Volunteering will be essential to Australia’s COVID recovery as an avenue to improve the mental health and life satisfaction of the volunteers and to supplement and expand the services volunteers and community organisations can offer.
Volunteering, as with almost all other aspects of society, was heavily impacted by COVID-19.
“We know that volunteers who were able to continue volunteering during COVID coped better than those who ceased volunteering,” Council’s Acting Volunteer Program Coordinator Amanda Kenneally said.
“However, many volunteer programs in the South West were suspended.
“Now, with the road map on track and volunteer programs in the South West up and running there is a real need for people to reengage or to try something new.
“Volunteering is a wonderful way to connect to community, network with people and gently ease your way back in to a COVID-normal existence.
“Many volunteer programs are ready to welcome new faces and expand their services to help the COVID recovery.”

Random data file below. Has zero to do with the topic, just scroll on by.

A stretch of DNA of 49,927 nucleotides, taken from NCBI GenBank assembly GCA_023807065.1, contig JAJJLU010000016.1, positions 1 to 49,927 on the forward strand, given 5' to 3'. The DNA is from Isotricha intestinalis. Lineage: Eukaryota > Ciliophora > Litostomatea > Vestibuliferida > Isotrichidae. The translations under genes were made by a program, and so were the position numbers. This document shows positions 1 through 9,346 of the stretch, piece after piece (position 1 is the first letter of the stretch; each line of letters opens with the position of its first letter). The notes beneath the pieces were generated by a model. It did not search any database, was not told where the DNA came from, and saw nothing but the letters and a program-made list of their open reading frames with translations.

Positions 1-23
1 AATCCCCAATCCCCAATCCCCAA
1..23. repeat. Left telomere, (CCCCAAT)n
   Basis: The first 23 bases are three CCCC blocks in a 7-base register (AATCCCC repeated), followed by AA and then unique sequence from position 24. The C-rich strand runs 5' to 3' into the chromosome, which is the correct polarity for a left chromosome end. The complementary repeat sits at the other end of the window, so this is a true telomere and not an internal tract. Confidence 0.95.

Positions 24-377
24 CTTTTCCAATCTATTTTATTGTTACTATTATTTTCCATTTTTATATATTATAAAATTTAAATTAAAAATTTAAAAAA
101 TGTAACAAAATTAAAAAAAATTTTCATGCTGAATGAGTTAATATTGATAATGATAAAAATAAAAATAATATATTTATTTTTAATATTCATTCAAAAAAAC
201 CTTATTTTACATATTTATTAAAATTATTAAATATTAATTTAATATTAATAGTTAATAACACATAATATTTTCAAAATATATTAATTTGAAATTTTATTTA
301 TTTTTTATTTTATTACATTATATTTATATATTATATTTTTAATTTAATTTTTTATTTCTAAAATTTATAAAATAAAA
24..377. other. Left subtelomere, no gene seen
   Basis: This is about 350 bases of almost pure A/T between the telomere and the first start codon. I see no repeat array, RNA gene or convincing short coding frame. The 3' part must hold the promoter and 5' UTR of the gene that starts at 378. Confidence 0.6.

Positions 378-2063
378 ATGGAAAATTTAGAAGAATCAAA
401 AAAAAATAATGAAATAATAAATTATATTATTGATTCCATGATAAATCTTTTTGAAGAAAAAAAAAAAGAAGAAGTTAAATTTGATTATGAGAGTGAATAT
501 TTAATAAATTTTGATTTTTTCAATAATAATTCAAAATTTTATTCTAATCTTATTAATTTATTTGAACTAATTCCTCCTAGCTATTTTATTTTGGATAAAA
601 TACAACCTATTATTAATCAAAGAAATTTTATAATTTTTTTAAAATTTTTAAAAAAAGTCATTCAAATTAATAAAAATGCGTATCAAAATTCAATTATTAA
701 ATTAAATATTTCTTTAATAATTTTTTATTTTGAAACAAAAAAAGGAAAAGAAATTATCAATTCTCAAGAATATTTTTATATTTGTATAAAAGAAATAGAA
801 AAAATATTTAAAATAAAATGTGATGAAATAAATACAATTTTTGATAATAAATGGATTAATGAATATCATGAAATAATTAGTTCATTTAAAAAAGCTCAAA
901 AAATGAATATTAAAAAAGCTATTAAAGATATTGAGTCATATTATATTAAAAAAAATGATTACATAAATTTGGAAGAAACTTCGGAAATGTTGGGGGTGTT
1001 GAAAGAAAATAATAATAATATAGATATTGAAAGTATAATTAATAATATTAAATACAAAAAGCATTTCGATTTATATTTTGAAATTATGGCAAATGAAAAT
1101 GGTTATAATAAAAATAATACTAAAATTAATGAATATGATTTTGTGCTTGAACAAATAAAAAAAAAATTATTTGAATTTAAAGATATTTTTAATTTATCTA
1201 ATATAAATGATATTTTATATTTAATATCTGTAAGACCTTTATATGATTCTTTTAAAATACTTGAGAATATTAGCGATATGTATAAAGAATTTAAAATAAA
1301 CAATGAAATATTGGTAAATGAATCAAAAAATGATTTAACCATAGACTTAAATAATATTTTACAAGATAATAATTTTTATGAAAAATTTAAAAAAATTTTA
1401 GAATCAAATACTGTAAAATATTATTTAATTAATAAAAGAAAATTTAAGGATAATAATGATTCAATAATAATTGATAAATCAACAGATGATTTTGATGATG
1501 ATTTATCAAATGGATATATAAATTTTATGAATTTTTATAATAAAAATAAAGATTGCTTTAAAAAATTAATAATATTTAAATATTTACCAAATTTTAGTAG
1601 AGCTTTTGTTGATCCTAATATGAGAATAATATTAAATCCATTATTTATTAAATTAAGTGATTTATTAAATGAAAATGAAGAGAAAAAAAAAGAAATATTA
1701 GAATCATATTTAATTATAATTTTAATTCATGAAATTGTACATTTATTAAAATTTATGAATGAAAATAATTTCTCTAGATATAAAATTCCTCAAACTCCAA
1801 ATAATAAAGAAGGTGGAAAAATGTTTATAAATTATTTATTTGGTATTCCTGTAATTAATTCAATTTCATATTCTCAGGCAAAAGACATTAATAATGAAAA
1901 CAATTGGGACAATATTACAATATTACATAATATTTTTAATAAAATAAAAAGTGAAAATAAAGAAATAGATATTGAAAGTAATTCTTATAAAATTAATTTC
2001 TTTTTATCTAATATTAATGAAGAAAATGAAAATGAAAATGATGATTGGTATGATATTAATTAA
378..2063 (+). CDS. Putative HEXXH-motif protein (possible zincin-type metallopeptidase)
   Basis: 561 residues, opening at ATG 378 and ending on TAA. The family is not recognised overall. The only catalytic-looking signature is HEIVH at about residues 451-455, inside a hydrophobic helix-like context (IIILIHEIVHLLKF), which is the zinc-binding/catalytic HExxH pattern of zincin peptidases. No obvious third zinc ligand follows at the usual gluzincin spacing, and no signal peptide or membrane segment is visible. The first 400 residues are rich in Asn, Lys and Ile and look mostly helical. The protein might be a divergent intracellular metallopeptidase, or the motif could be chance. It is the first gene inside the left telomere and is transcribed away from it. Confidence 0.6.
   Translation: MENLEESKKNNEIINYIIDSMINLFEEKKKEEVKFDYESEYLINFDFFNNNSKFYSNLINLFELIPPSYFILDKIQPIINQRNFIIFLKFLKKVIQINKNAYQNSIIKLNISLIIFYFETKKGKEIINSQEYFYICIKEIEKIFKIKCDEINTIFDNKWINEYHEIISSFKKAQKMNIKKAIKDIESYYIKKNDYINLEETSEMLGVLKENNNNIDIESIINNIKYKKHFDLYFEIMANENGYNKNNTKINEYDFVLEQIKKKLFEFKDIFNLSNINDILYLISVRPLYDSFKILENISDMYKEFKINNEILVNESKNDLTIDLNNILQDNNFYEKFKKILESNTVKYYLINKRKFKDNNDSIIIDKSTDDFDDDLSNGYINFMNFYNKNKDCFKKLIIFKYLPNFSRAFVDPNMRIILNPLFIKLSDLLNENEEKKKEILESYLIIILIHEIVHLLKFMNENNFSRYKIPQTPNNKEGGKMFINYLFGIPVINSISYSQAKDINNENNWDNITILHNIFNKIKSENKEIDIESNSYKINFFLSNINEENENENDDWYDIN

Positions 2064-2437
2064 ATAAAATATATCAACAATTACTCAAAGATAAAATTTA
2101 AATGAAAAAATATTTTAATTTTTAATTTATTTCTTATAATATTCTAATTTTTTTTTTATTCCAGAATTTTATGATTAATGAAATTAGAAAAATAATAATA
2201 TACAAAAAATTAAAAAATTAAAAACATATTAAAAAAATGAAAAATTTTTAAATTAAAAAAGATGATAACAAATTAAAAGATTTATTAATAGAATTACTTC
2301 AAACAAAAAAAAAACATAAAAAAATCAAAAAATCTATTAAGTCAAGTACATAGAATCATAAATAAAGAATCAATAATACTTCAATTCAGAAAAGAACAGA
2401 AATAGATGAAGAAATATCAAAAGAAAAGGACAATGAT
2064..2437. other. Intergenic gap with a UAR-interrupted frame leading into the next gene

Research conducted in May 2020 by the Australian National University’s Centre for Social Research & Methods noted a substantial decline in volunteering, with 66 per cent of volunteers estimated to have stopped volunteering between February and April 2020. Of those, volunteers over the age of 65 were the most likely to have ceased volunteering.
Other insights captured in the report include:
• volunteers had a higher level of life satisfaction prior to COVID than non-volunteers;
• all Australians (volunteers and non-volunteers) experienced a decline in life satisfaction between January 2020 and April 2020; and
• there was a substantially smaller decline in life satisfaction as well as lower levels of psychological distress for those volunteers who were able to continue volunteering compared to those who ceased volunteering or those who were not volunteering to begin with.
While the link between volunteering and positive mental health outcomes is well established, the data provide immensely valuable reinforcement of just how important volunteering is.
“Council programs and organisations who rely on volunteers indicated that volunteers in Warrnambool had expressed the want to get back to volunteering as soon as possible,” Ms Kenneally said.
“Both indicated that it was a big loss to volunteers not to have the opportunity to volunteer, with some volunteers opting to find new volunteering roles with essential services in order to stay connected during COVID-19.”
For information on volunteer opportunities people can visit www.connectwarrnambool.com.au